R & J Dick employed 943 people in 1881. The business was flagging by the early 1880s: the price of gutta-percha had risen exponentially as demand had increased, and the boots and shoes could no longer be manufactured at a competitive price.

James Dick became fatigued with business, and his health began to suffer. He married one of his employees in 1885, and emigrated to Australia.

Robert Dick invented a mechanical belt using balata gum in 1885. It was immensely strong, and resistant to oxidation, moisture and high temperatures.

R & J Dick employed 1,500 people in 1886.

Following the death of Robert Dick in 1891, James Dick reluctantly returned to manage the business. Before he left Australia, he acquired a one seventh share in the Broken Hill Silver Mine.

James Dick
James Dick (1823 – 1902)

The balata belting patents expired in 1900, but the firm continued to hold a considerable share of the market.

James Dick died as one of the wealthiest British businessmen of his era in 1902, with an estate valued at £887,651. He was childless, and dedicated his wealth to charities and employees.

John Edward Audsley (1824 – 1920), an employee of 40 years, took over the management of the business.

R & J Dick is converted into a company
R & J Dick was converted into a company with a capital of £650,000 in 1908.

A new American tariff on belting imports led the company to establish a factory at Passaic, New Jersey in 1909. It could match the belting production levels of the Greenhead factory.

R & J Dick balata belting was used across the world by 1911. The product was advertised in languages as diverse as Burmese, Romanian and Hindustani.

In order to secure a supply of balata gum, R & J Dick acquired estates in Venezuela in 1918.

R & J Dick had an authorised capital of £925,000 by 1920.

Following a slump in balata prices, R & J Dick sustained heavy losses at its Venezuelan operation in 1921, and was forced to mortgage its properties in order to maintain sufficient working capital. The company blamed the losses on the “extravagance and laxity” of the Venezuelan manager.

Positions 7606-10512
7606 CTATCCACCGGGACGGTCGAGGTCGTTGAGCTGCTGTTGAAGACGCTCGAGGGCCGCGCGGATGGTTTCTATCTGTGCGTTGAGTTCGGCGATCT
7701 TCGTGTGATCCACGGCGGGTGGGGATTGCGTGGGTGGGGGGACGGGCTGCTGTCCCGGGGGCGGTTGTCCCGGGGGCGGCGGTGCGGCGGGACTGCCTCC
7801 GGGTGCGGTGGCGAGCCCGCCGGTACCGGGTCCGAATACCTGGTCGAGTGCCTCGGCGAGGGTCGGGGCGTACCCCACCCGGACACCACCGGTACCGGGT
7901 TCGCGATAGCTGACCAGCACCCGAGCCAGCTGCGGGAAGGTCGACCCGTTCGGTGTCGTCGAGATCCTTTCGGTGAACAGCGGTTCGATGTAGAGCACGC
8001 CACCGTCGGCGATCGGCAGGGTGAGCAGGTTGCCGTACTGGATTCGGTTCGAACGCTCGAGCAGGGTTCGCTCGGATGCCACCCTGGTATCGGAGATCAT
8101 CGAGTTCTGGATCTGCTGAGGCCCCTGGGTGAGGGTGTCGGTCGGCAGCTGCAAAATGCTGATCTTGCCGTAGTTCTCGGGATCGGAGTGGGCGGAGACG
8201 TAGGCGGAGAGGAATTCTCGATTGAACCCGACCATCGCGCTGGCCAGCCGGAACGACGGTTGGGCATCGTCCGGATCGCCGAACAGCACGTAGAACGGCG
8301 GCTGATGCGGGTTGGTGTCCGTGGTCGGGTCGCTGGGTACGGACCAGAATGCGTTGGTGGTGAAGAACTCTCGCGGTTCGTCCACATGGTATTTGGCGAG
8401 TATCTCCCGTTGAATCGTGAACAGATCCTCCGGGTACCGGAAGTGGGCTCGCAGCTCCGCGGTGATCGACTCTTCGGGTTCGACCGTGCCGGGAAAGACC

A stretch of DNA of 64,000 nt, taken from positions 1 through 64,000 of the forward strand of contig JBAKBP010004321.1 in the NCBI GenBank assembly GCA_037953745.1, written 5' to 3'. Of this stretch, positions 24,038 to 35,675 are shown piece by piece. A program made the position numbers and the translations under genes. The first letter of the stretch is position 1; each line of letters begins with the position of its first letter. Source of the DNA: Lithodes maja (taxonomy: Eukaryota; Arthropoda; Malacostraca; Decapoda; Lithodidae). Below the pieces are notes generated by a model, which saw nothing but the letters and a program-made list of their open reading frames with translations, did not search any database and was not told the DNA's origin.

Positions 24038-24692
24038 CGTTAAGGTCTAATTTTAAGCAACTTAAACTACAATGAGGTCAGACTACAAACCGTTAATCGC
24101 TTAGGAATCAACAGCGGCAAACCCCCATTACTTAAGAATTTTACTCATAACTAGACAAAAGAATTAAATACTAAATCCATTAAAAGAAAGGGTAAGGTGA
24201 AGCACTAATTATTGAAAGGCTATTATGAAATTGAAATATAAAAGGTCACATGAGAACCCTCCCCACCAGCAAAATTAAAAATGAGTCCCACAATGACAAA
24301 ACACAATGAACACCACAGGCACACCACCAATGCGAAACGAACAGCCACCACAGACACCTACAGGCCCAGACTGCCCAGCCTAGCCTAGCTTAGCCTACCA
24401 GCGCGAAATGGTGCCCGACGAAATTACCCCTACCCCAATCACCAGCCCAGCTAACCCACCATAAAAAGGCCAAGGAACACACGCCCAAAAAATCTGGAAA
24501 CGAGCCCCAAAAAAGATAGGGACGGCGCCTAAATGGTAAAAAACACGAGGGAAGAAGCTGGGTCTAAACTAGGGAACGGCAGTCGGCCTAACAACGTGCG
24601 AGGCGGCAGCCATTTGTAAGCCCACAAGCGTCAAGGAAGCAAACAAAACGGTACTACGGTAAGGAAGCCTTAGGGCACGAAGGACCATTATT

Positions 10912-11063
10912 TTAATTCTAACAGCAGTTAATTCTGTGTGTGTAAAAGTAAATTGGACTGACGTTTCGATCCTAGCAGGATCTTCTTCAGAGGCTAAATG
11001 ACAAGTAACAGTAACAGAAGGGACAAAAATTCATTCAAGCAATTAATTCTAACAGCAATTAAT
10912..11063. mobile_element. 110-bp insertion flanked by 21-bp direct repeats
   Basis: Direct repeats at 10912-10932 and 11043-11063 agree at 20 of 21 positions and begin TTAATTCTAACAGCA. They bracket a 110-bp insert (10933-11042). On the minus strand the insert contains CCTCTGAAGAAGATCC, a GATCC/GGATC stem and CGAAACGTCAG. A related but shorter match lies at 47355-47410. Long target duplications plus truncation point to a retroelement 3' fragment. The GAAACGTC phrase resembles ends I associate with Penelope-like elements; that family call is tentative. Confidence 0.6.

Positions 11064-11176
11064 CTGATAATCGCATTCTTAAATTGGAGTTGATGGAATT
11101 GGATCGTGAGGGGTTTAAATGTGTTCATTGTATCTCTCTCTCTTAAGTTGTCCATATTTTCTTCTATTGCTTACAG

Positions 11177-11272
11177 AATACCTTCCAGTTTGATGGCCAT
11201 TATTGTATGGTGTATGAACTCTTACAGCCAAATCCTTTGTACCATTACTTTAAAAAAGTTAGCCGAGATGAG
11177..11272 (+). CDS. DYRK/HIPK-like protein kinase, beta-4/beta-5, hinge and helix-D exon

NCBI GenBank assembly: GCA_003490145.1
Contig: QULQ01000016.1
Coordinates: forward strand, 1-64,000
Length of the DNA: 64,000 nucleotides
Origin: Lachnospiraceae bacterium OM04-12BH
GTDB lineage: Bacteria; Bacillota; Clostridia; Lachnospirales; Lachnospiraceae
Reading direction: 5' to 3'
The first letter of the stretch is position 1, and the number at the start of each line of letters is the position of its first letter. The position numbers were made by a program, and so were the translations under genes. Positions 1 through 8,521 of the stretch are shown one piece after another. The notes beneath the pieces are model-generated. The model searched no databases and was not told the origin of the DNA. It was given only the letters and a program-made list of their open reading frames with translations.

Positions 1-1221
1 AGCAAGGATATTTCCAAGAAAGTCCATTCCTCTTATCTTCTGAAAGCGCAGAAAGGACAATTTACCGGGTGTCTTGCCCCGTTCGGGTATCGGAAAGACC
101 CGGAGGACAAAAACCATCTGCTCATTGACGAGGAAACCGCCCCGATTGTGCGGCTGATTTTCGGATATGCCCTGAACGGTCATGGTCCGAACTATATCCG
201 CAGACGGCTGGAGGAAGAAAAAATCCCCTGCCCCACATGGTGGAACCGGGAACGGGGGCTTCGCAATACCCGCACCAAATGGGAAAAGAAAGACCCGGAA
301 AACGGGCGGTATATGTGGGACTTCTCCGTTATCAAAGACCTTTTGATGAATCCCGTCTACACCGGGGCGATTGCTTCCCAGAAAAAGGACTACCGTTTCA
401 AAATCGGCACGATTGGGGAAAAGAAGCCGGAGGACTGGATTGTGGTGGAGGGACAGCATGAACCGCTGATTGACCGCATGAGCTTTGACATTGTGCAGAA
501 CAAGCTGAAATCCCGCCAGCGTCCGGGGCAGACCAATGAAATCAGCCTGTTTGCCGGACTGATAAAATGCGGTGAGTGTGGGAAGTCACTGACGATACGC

After sustaining continued losses, a shareholder criticised the loss-making New Jersey factory as a “white elephant” in 1923.

Shoe production was discontinued in 1923. Retail shop leases were allowed to expire. The company sold twelve retail shops in Scotland to Greenlees & Son of Glasgow in 1935. The boot manufacturing business was divested in 1935.

R & J Dick employed just 235 people in 1961.

R & J Dick was acquired by the Pollard Ball and Roller Bearing Co for £1.1 million in 1962.

Engine of growth: Richardsons Westgarth

Richardsons Westgarth was the largest builder of marine engines in the world.

Thomas Richardson & Sons
Thomas Richardson (1793 -1850), a timber merchant turned shipbuilder, established an iron foundry in the village of Castle Eden, Durham in 1838.

Richardson relocated to the Hartlepool Iron Works at Middleton, situated between West Hartlepool and Old Hartlepool, from 1847. The firm built colliery engines, and employed around 300 people.

Thomas Richardson was succeeded by his son, also called Thomas Richardson (1821 -1890), from 1850. The firm was constructing ship engines and boilers by 1857.

Thomas Richardson & Sons, engineers and ironfounders, entered into receivership in 1875, after amassing debts of £280,000.

Thomas Richardson & Sons built its 636th pair of steamer engines in 1879.

Thomas Richardson & Sons produced twelve marine engines in 1886; the second largest total of any firm in Britain that year.

Donald Barns Morison (1860 -1925), a skilled engineer, became general manager of the business from 1888. The works could produce 30 to 40 sets of engines every year by 1890

Richardsons was a household name in Hartlepool by 1898, and the firm had a worldwide reputation in the shipping trade. It was the oldest established firm in the Parliamentary borough.

Thomas Richardson died in 1890, and was succeeded as proprietor by his son, also called Thomas Richardson (1846 – 1906). By this time Richardsons was one of the leading marine engineering works in the world, and employed around 2,000 people.

Thomas Richardson was knighted in 1897. In 1898 the Hartlepool Mail reported, “Sir Thomas is a Varsity man, but that has by no means damaged his capabilities as a man of business”.

The Hartlepool Engine Works covered over nine acres by 1900.

Richardson Westgarth & Co
T Richardson & Sons merged with Furness Westgarth & Co of Middlesbrough and W Allan & Co of Sunderland to form Richardson Westgarth & Co in 1900. The company employed thousands of people and had a share capital of £700,000.

Sir Christopher Furness was chairman, Sir Thomas Richardson was vice-chairman, and William John Richardson (1852 – 1918), W Allan and Stephen Furness were directors. Tom Westgarth (1852 – 1934) and D B Morison were joint-managing directors.

Christopher Furness (1852 – 1912) in 1902

Sir Christopher Furness was the largest single shareholder, and between them, the Furness and Richardson families had £450,000 to £500,000 invested in the company.